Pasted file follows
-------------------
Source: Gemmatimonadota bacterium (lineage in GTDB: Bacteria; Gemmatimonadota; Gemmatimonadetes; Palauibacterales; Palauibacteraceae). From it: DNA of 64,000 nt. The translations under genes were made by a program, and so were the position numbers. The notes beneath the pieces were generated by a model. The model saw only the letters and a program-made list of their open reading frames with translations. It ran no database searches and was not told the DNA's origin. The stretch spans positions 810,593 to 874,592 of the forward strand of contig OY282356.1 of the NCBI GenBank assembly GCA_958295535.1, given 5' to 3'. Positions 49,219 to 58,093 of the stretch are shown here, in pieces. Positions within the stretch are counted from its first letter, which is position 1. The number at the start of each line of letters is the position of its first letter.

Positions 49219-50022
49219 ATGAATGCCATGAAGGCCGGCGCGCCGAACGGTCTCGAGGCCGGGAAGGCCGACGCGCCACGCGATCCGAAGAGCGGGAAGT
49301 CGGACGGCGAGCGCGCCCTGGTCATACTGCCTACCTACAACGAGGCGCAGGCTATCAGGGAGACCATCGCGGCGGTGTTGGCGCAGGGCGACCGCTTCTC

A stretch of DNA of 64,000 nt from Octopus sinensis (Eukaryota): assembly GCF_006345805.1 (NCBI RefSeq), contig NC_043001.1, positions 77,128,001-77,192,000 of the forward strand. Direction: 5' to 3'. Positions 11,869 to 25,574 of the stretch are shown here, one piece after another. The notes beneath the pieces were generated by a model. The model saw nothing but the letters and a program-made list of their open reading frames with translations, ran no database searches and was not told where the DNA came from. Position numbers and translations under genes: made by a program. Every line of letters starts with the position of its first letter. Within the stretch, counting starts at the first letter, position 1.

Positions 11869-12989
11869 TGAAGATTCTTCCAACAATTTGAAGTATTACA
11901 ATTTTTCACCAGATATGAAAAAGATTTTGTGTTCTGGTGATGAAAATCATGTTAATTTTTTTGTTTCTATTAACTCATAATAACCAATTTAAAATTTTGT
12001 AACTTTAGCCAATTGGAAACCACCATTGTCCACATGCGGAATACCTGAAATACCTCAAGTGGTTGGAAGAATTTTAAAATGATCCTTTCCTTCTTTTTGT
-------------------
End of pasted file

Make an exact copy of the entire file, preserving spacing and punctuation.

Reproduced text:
Source: Gemmatimonadota bacterium (lineage in GTDB: Bacteria; Gemmatimonadota; Gemmatimonadetes; Palauibacterales; Palauibacteraceae). From it: DNA of 64,000 nt. The translations under genes were made by a program, and so were the position numbers. The notes beneath the pieces were generated by a model. The model saw only the letters and a program-made list of their open reading frames with translations. It ran no database searches and was not told the DNA's origin. The stretch spans positions 810,593 to 874,592 of the forward strand of contig OY282356.1 of the NCBI GenBank assembly GCA_958295535.1, given 5' to 3'. Positions 49,219 to 58,093 of the stretch are shown here, in pieces. Positions within the stretch are counted from its first letter, which is position 1. The number at the start of each line of letters is the position of its first letter.

Positions 49219-50022
49219 ATGAATGCCATGAAGGCCGGCGCGCCGAACGGTCTCGAGGCCGGGAAGGCCGACGCGCCACGCGATCCGAAGAGCGGGAAGT
49301 CGGACGGCGAGCGCGCCCTGGTCATACTGCCTACCTACAACGAGGCGCAGGCTATCAGGGAGACCATCGCGGCGGTGTTGGCGCAGGGCGACCGCTTCTC

A stretch of DNA of 64,000 nt from Octopus sinensis (Eukaryota): assembly GCF_006345805.1 (NCBI RefSeq), contig NC_043001.1, positions 77,128,001-77,192,000 of the forward strand. Direction: 5' to 3'. Positions 11,869 to 25,574 of the stretch are shown here, one piece after another. The notes beneath the pieces were generated by a model. The model saw nothing but the letters and a program-made list of their open reading frames with translations, ran no database searches and was not told where the DNA came from. Position numbers and translations under genes: made by a program. Every line of letters starts with the position of its first letter. Within the stretch, counting starts at the first letter, position 1.

Positions 11869-12989
11869 TGAAGATTCTTCCAACAATTTGAAGTATTACA
11901 ATTTTTCACCAGATATGAAAAAGATTTTGTGTTCTGGTGATGAAAATCATGTTAATTTTTTTGTTTCTATTAACTCATAATAACCAATTTAAAATTTTGT
12001 AACTTTAGCCAATTGGAAACCACCATTGTCCACATGCGGAATACCTGAAATACCTCAAGTGGTTGGAAGAATTTTAAAATGATCCTTTCCTTCTTTTTGT